Today in history: the arrest of Rua Kēnana

updated By Regan Paranihi
  • Waikato/Bay of Plenty
Photo/Video credits - Ngā Taonga Sound & Film Archives / Alexander Turnbull / 100th Anniversary, April 2016

Today marks the 103rd year since the unlawful arrest of Tūhoe prophet, Rua Kēnana.

The police commissioner at the time, John Cullen, instigated a raid on Maungapōhatu which saw 57 police officers invade the small Tūhoe settlement in an attempt to arrest Kēnana for failing to appear before a judge when he was summoned in January 1916.

Kēnana was charged with illegally selling alcohol in 1915, it is alleged the government saw the charges as an opportunity to punish him for opposing the recruitment of Tūhoe men into the military.

As a result of the raids two lives were lost, Te Maipi Te Whiu and Toko Rua, who was Kēnana’s son.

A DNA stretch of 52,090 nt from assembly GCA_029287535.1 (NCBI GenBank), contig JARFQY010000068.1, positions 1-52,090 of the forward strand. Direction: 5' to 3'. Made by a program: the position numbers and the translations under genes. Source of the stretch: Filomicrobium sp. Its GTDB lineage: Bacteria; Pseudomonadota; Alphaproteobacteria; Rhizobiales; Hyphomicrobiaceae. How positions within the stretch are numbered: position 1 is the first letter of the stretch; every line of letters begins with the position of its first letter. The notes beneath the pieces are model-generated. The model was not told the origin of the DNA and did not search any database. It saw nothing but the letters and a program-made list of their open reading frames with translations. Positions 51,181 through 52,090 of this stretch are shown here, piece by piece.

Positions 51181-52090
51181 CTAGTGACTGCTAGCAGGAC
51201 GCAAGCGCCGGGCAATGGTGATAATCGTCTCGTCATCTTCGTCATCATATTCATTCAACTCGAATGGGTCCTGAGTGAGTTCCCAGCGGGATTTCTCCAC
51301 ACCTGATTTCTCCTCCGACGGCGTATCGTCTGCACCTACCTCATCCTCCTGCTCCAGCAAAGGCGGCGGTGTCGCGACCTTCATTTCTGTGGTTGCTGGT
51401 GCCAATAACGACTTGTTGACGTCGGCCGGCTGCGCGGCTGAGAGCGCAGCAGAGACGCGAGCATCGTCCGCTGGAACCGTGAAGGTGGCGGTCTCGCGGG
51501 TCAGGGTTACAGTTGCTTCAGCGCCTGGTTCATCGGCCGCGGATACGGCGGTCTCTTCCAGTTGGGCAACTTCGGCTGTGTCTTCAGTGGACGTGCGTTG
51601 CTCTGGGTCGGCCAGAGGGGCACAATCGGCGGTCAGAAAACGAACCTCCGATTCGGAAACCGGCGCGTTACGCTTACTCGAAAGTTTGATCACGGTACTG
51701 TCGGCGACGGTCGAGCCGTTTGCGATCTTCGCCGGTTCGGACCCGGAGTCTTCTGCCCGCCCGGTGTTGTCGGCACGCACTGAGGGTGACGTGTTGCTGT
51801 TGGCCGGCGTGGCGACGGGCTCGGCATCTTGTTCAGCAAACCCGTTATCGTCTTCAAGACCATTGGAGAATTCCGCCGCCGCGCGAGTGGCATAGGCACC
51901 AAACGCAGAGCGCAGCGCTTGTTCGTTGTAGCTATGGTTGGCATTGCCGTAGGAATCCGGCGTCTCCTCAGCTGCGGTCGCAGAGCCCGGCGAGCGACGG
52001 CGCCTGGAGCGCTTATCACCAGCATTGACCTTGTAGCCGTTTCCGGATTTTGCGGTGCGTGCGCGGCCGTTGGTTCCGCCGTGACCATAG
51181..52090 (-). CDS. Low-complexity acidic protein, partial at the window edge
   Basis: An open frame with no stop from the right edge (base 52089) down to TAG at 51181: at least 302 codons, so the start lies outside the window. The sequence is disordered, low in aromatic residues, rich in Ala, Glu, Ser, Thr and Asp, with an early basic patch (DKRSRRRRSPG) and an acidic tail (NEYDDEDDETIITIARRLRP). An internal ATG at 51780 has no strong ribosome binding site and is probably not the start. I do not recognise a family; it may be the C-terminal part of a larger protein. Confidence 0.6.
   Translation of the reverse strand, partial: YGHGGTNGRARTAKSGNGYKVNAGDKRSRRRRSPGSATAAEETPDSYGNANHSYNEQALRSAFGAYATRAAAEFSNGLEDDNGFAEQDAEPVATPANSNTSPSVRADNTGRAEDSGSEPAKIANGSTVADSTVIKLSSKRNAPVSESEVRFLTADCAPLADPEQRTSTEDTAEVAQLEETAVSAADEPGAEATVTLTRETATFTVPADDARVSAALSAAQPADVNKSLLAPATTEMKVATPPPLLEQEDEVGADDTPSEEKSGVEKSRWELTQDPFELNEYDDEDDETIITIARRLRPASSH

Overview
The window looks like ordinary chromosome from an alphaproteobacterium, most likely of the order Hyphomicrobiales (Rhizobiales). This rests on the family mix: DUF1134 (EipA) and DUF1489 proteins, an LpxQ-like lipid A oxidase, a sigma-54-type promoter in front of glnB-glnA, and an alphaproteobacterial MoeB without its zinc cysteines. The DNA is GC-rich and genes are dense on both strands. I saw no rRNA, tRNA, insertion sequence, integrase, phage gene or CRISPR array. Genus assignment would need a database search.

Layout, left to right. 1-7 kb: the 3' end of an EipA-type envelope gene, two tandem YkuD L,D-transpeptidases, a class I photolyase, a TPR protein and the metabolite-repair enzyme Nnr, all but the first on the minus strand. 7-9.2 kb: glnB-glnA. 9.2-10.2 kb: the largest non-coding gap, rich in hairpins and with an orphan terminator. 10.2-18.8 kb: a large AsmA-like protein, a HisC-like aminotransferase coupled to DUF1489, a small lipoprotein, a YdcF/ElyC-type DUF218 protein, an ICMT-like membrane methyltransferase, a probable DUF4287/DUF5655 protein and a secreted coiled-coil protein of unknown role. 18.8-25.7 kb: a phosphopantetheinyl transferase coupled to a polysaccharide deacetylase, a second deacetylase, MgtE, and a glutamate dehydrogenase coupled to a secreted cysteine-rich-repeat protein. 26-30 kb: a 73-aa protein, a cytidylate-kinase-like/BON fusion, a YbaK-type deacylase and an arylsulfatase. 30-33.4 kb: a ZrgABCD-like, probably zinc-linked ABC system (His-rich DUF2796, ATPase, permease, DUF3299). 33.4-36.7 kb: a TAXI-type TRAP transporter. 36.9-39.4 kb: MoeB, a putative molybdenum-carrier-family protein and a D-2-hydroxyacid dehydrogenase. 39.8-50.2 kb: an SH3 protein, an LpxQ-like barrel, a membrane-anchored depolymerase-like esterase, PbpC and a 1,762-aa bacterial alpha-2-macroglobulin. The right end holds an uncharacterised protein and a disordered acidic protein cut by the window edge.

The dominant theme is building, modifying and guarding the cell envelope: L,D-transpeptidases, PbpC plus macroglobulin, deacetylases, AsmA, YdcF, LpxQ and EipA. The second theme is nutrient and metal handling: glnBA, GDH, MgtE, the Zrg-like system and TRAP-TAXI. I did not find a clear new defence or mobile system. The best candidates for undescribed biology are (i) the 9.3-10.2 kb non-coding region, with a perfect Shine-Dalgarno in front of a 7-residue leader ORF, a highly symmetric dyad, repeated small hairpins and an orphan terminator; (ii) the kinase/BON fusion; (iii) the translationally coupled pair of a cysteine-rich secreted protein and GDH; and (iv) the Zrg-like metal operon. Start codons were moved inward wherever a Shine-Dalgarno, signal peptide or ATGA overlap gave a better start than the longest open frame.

Kēnana was arrested alongside seven others from the village on a range of charges from resisting arrest to treason.  He was sentenced in Auckland to 12 months’ hard labour and 18 months’ imprisonment.

Following the unlawful arrest, Ngāi Tūhoe constantly fought to get justice for Kēnana and in 2014 the Crown acknowledged their part in what happened at Maungpōhatu during the Tūhoe Treaty claims. 

By September 2017 the Crown signed an agreement to grant Kēnana a statutory pardon.

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